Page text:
Embodiments of the present invention provide an exercise apparatus including a pair of platforms that may be assembled in a first configuration to provide an exercise apparatus for skating-type activities or in a second configuration to provide an exercise apparatus for stretching and sliding activities. The skating-type activities allow users' major ankle, leg, hip and upper-body muscle groups involved in executing and controlling skating motions to be concurrently exercised and trained while the user remains generally fixed in place over the exercise apparatus. The stretching and sliding activities allow the user to flow between different poses while performing yoga or other stretching techniques and to perform slide board exercises, which include strength and coordination training exercises and goalie training exercises. The users may wear skating footgear, such as ice skates with or without skateguards, roller blades, or cross-country skis, for example, or other footwear, such as running shoes, soccer shoes, football shoes or baseball shoes, for example, or wear no footwear, while using the exercise apparatus for skating-type activities or stretching and sliding activities.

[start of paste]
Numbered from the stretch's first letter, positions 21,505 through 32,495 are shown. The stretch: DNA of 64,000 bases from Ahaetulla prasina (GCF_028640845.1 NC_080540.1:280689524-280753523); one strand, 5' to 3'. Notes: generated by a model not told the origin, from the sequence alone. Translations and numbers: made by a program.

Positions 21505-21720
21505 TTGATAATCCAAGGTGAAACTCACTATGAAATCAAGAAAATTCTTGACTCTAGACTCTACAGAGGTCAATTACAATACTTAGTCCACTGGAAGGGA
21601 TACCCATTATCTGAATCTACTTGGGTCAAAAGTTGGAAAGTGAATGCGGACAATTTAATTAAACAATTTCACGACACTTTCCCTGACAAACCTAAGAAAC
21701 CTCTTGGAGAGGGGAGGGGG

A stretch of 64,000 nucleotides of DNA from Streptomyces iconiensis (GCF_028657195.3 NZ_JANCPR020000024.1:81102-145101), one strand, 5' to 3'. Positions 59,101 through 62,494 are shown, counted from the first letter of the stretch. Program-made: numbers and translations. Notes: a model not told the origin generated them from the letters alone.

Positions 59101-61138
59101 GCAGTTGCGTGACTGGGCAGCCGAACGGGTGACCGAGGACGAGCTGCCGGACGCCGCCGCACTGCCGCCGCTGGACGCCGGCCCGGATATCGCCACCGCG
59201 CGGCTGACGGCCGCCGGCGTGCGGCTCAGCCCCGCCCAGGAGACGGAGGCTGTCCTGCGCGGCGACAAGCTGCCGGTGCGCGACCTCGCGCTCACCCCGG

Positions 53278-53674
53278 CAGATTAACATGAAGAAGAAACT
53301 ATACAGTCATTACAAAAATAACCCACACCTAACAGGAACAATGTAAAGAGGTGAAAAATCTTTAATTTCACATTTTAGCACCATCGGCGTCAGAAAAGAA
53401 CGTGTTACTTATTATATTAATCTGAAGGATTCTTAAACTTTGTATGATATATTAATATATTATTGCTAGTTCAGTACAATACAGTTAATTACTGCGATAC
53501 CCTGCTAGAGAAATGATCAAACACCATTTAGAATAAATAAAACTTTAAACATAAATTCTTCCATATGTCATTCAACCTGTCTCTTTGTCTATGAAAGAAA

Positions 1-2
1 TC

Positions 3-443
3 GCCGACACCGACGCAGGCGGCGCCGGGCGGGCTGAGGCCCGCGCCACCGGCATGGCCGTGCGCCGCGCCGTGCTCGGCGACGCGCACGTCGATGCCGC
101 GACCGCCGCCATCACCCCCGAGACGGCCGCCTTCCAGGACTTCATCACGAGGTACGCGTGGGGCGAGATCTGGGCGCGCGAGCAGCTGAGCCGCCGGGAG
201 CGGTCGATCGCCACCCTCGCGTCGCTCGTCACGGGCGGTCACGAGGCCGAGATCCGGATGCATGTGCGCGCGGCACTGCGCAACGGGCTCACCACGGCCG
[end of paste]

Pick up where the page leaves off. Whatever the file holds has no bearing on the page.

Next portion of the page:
Referring now to
Referring also to
Referring back to
Where appropriate, embodiments of the present invention will be described in relation to platform 202 only and it will be understood by those skilled in the art that description of such embodiments applies similarly to the platform 204.
As shown in
Each roller unit 208 is injection molded as a single part. A diameter of the roller bodies 228 is sized between 0.5 and 1 inches and a diameter of the spindles is sized between ⅛ and 0.5 inches. In one embodiment, a diameter of the roller bodies 228 is ⅝ inches and a diameter of the spindles is ¼ inches.
The material of the roller units 208 is selected for its suitability for contacting and communicating with ice skate blades and cross-country skis. Such materials include: synthetic polymers, such as ultra-high molecular weight polyethylene (UHMW-PE), extruded polyvinylidene fluoride (PVDF) resins, extruded acetal copolymers and/or homopolymers, cast nylon 6 polymers, extruded nylon 6/6 polymers, Delrin™, for example, organic or inorganic nano-composite materials, and natural or synthetic rubbers.